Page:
A recent study has shown that MASP-1 (and possibly also MASP-3) is required to convert the alternative pathway activation enzyme Factor D from its zymogen form into its enzymatically active form (see Takahashi M. et al., J Exp Med 207(1):29-37 (2010)). The physiological importance of this process is underlined by the absence of alternative pathway functional activity in plasma of MASP-1/3-deficient mice. Proteolytic generation of C3b from native C3 is required for the alternative pathway to function. Since the alternative pathway C3 convertase (C3bBb) contains C3b as an essential subunit, the question regarding the origin of the first C3b via the alternative pathway has presented a puzzling problem and has stimulated considerable research.

C3 belongs to a family of proteins (along with C4 and α-2 macroglobulin) that contain a rare posttranslational modification known as a thioester bond. The thioester group is composed of a glutamine whose terminal carbonyl group forms a covalent thioester linkage with the sulfhydryl group of a cysteine three amino acids away. This bond is unstable and the electrophilic glutamyl-thioester can react with nucleophilic moieties such as hydroxyl or amino groups and thus form a covalent bond with other molecules. The thioester bond is reasonably stable when sequestered within a hydrophobic pocket of intact C3. However, proteolytic cleavage of C3 to C3a and C3b results in exposure of the highly reactive thioester bond on C3b and, following nucleophilic attack by adjacent moieties comprising hydroxyl or amino groups, C3b becomes covalently linked to a target. In addition to its well-documented role in covalent attachment of C3b to complement targets, the C3 thioester is also thought to have a pivotal role in triggering the alternative pathway. According to the widely accepted “tick-over theory”, the alternative pathway is initiated by the generation of a fluid-phase convertase, iC3Bb, which is formed from C3 with hydrolyzed thioester (iC3; C3(H2O)) and factor B (Lachmann, P. J., et al., Springer Semin. Immunopathol. 7:143-162, (1984)). The C3b-like C3(H2O) is generated from native C3 by a slow spontaneous hydrolysis of the internal thioester in the protein (Pangburn, M. K., et al., J. Exp. Med. 154:856-867, 1981). Through the activity of the C3(H2O)Bb convertase, C3b molecules are deposited on the target surface thereby initiating the alternative pathway.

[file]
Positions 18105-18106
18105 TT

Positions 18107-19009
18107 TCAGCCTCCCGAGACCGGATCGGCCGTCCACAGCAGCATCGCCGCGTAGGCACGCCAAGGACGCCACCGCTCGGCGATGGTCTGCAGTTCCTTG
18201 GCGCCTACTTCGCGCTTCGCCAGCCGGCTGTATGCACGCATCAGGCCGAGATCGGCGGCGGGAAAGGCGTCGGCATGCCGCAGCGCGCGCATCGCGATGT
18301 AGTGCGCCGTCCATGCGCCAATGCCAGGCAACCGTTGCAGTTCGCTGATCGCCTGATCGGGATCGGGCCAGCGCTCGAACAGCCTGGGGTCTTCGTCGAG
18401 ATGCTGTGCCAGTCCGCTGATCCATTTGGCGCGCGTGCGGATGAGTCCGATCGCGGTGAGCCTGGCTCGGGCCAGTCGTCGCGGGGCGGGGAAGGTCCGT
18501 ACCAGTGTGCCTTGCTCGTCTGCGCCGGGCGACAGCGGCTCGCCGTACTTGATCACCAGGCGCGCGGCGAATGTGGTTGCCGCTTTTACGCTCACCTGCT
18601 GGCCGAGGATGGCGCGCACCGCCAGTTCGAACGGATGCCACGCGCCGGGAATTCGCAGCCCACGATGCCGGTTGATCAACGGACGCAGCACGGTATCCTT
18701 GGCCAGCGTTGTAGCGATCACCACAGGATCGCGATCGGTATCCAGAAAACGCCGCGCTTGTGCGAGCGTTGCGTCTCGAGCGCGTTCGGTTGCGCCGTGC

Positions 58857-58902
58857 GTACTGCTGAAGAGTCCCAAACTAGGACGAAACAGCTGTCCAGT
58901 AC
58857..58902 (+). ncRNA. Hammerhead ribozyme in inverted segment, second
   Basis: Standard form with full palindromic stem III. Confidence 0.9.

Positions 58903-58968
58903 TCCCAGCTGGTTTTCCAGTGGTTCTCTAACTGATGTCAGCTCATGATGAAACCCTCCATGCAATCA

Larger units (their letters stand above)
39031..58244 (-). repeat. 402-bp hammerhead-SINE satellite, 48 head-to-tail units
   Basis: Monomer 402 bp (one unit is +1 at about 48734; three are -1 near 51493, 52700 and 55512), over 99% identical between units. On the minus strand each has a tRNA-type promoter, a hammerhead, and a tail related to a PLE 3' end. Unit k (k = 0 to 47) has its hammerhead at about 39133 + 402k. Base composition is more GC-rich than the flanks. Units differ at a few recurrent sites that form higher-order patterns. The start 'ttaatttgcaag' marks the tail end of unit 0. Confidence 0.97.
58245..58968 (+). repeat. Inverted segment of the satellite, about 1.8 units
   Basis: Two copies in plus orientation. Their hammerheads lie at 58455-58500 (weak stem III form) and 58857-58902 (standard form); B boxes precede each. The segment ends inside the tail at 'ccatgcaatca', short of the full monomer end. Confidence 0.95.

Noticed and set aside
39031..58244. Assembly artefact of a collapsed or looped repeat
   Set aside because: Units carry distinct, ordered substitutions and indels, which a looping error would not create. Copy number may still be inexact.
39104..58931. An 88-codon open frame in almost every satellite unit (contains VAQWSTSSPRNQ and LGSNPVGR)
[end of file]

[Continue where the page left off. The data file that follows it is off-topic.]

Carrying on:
Very little is known about the initiators of activation of the alternative pathway. Activators are thought to include yeast cell walls (zymosan), many pure polysaccharides, rabbit erythrocytes, certain immunoglobulins, viruses, fungi, bacteria, animal tumor cells, parasites, and damaged cells. The only feature common to these activators is the presence of carbohydrate, but the complexity and variety of carbohydrate structures has made it difficult to establish the shared molecular determinants which are recognized. It has been widely accepted that alternative pathway activation is controlled through the fine balance between inhibitory regulatory components of this pathway, such as Factor H, Factor I, DAF, and CR1, and properdin, which is the only positive regulator of the alternative pathway (see Schwaeble W. J. and Reid K. B., Immunol Today 20(1):17-21 (1999)).

In addition to the apparently unregulated activation mechanism described above, the alternative pathway can also provide a powerful amplification loop for the lectin/classical pathway C3 convertase (C4b2a) since any C3b generated can participate with factor B in forming additional alternative pathway C3 convertase (C3bBb). The alternative pathway C3 convertase is stabilized by the binding of properdin. Properdin extends the alternative pathway C3 convertase half-life six to ten fold. Addition of C3b to the alternative pathway C3 convertase leads to the formation of the alternative pathway C5 convertase.